I note the proposed strategy contains no proposals for charging levels for students; although the university did publish (between the 25th of July and the 13th of August) a price list including such charges. Perhaps they will be submitting a new strategy?

    Have you and your fellow councillors put a process in place to ensure a management strategy is approved before the centre opens? Do you expect the approval to be given in time for the announced opening day?

    Regards,

    Richard Taylor
    Cambridge
    http://www.rtaylor.co.uk

    1. Richard Taylor Article author

      Cllr Owers has responded:

      The statement you refer to was before the 2010 local elections, when I
      was not elected. I am neither on the Community Services committee, which
      is (I presume) the relevant one, nor the planning committee. Neither are
      you a constituent of mine. Therefore I think that to claim that this
      matter is my responsibility is pretty tenuous. Expressing an opinion on
      something does not make one solely responsible for it. Have you tried
      talking to the relevant executive councillor?

      However, your point is a valid one, so I will follow it up with the
      original planning officer, Patsy Dell, and Liz Bissett.

      Thanks
      George

      I have not claimed that Cllr Owers is any more responsible for the sports centre pricing and access arrangements than any other councillor.

      I think it’s odd that a councillor thinks that a pre-election statement; something which electors may have taken into account when deciding if to vote for them, is not something which their performance should be assessed against later, when they are in office.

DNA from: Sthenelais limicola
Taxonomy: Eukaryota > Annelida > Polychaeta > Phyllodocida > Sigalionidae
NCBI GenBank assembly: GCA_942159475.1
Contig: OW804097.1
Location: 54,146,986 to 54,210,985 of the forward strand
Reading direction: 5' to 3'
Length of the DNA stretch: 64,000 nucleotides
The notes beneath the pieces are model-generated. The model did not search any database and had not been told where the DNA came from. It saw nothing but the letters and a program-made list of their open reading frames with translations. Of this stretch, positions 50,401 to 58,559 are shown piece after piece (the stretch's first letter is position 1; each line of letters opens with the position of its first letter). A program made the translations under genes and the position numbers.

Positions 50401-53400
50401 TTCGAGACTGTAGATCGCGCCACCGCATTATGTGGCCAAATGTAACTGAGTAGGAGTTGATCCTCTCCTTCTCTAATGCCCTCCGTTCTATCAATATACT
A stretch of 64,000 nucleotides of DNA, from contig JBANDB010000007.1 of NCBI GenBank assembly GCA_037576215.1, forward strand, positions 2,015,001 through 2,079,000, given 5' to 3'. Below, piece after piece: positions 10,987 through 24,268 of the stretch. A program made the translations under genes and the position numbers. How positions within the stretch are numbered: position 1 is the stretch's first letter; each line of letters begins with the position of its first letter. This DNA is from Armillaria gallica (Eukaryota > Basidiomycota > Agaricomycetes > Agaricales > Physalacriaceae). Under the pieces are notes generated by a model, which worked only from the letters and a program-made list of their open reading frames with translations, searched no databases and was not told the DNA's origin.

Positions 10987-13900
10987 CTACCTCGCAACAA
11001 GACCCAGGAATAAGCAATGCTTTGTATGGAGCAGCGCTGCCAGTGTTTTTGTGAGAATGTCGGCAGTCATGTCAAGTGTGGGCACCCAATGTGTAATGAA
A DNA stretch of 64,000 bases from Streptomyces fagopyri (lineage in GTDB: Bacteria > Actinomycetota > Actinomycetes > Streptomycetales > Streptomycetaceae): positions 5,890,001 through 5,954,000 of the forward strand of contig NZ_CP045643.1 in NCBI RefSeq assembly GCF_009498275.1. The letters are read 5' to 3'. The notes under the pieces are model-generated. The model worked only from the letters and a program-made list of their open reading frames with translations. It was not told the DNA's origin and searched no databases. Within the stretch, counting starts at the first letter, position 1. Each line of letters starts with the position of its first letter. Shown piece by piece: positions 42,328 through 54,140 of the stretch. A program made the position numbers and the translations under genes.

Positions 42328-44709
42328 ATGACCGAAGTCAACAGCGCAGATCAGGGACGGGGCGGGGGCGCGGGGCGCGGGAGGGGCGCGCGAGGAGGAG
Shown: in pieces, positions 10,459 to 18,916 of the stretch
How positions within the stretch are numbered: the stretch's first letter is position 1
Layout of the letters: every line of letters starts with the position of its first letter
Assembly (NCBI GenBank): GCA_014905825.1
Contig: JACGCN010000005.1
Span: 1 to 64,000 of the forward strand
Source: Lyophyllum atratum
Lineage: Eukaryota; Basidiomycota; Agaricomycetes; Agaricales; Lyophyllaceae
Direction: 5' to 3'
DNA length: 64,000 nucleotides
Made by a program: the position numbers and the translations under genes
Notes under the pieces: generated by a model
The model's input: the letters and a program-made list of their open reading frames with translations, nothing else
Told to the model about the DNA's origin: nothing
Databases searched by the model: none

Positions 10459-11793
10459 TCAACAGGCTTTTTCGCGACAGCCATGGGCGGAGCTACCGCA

The relevant executive councillor is Tim Ward, who I have contacted, his response is below.

  12. Richard Taylor Article author

    Cambridge City Council’s executive councillor for planning, Tim Ward, has tweeted:

    I suspect that from a council officer’s point of view there will be no problem unless someone alerts them to the university actually doing something like charging students for use of the centre without an appropriate approved management strategy, putting them in breach of their planning permission.

  13. Richard Taylor Article author

    Cllr Ward has sent me a message from council planning officer Sharon Brown. Commenting on the status of the submitted sports centre management strategy she states:

    the current version of the document is not yet sufficiently developed and that there is more work to do on it before we will be in a position to consider approving it.

    This makes clear there is no approved management strategy in place ahead of Monday’s planned opening. The centre will not be able to open legally as planned though they may be able to perhaps offer tours of the facilities.

    Officer Brown adds:

    we were not intending to prohibit the University from opening their sports centre whilst we continue our discussions.